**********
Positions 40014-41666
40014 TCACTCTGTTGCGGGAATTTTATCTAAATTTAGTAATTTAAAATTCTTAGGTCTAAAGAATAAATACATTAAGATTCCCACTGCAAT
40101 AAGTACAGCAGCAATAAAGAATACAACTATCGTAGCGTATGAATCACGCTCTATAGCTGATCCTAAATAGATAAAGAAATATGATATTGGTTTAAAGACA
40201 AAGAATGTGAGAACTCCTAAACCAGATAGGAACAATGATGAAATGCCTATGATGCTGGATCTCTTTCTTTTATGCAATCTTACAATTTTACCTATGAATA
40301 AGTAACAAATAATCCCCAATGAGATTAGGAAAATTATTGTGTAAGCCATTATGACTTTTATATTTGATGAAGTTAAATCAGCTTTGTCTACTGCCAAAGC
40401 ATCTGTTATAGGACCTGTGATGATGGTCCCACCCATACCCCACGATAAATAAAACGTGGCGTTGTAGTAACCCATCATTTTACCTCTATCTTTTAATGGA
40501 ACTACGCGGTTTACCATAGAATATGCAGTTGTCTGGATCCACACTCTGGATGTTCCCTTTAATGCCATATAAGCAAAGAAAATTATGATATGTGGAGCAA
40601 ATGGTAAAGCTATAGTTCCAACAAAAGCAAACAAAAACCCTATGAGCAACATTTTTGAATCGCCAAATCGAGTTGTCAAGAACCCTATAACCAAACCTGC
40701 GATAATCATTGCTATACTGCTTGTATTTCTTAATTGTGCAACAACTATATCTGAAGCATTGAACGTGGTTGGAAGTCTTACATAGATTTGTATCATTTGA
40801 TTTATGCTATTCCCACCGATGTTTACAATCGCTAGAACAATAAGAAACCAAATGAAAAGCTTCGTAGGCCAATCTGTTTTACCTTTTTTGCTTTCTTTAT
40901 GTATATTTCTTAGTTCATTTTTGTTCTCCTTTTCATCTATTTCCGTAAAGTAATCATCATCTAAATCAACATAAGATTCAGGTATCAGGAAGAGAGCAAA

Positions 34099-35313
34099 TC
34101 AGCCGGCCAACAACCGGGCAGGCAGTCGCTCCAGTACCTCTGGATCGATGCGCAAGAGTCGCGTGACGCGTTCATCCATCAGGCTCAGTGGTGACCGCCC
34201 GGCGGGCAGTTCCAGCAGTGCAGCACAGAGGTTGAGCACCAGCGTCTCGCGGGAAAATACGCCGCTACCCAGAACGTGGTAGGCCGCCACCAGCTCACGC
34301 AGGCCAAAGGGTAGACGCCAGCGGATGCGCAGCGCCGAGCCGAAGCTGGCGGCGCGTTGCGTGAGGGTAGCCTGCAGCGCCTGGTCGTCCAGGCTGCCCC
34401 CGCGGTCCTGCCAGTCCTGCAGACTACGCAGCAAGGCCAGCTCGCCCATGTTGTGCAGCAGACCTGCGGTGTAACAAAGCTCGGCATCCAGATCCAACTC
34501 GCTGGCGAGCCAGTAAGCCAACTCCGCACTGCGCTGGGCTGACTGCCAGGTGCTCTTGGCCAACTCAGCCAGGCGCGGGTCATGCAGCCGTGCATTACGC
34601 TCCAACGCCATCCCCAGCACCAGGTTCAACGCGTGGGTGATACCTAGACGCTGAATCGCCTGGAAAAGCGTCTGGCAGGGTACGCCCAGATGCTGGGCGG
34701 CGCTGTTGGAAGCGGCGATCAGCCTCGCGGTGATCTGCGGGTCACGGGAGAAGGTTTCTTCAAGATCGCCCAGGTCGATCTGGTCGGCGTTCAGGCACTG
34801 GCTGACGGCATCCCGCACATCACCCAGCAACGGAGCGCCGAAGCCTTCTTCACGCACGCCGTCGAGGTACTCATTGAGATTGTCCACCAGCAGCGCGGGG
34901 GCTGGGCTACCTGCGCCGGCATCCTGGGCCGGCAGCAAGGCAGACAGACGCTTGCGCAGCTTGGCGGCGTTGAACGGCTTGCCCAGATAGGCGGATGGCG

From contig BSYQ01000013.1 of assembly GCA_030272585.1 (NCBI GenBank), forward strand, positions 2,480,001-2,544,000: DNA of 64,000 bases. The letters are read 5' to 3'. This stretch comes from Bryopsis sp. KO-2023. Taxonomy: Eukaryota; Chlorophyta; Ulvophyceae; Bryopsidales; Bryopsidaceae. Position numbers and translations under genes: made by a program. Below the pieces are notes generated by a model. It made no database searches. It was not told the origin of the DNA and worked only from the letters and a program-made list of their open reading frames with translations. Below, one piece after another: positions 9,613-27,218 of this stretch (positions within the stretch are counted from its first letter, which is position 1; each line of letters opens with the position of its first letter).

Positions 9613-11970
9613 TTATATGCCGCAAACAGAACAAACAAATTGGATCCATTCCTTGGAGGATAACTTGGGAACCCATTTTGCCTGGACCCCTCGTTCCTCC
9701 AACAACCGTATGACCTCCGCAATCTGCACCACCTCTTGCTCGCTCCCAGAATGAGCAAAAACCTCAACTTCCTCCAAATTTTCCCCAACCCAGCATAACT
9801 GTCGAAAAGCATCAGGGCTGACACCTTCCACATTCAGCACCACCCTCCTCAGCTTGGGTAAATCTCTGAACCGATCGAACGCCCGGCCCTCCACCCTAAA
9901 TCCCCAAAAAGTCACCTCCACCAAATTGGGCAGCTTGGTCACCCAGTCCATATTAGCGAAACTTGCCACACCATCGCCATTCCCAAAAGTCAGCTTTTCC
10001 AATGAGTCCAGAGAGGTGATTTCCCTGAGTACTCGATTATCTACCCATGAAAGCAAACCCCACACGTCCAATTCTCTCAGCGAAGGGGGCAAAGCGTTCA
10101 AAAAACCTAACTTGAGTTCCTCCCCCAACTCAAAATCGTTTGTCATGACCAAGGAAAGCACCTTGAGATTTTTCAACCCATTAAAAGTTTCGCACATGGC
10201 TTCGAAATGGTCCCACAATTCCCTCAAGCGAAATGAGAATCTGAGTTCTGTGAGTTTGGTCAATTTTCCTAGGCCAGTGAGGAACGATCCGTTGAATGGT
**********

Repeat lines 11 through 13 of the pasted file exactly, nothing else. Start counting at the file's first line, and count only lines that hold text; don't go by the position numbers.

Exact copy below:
40901 GTATATTTCTTAGTTCATTTTTGTTCTCCTTTTCATCTATTTCCGTAAAGTAATCATCATCTAAATCAACATAAGATTCAGGTATCAGGAAGAGAGCAAA

Positions 34099-35313
34099 TC